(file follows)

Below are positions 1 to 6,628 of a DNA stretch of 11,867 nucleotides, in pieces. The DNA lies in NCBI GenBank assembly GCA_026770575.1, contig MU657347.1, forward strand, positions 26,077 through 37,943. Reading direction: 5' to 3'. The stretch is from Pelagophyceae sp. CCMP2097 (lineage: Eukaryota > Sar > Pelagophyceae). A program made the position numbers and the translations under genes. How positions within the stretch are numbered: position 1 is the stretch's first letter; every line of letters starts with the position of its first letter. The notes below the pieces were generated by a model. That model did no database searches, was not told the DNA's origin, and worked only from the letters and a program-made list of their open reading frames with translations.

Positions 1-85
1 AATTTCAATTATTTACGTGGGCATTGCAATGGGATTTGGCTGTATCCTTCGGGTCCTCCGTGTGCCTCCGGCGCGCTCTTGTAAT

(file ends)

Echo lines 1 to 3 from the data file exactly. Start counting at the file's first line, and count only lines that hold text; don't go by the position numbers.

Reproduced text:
Below are positions 1 to 6,628 of a DNA stretch of 11,867 nucleotides, in pieces. The DNA lies in NCBI GenBank assembly GCA_026770575.1, contig MU657347.1, forward strand, positions 26,077 through 37,943. Reading direction: 5' to 3'. The stretch is from Pelagophyceae sp. CCMP2097 (lineage: Eukaryota > Sar > Pelagophyceae). A program made the position numbers and the translations under genes. How positions within the stretch are numbered: position 1 is the stretch's first letter; every line of letters starts with the position of its first letter. The notes below the pieces were generated by a model. That model did no database searches, was not told the DNA's origin, and worked only from the letters and a program-made list of their open reading frames with translations.

Positions 1-85
1 AATTTCAATTATTTACGTGGGCATTGCAATGGGATTTGGCTGTATCCTTCGGGTCCTCCGTGTGCCTCCGGCGCGCTCTTGTAAT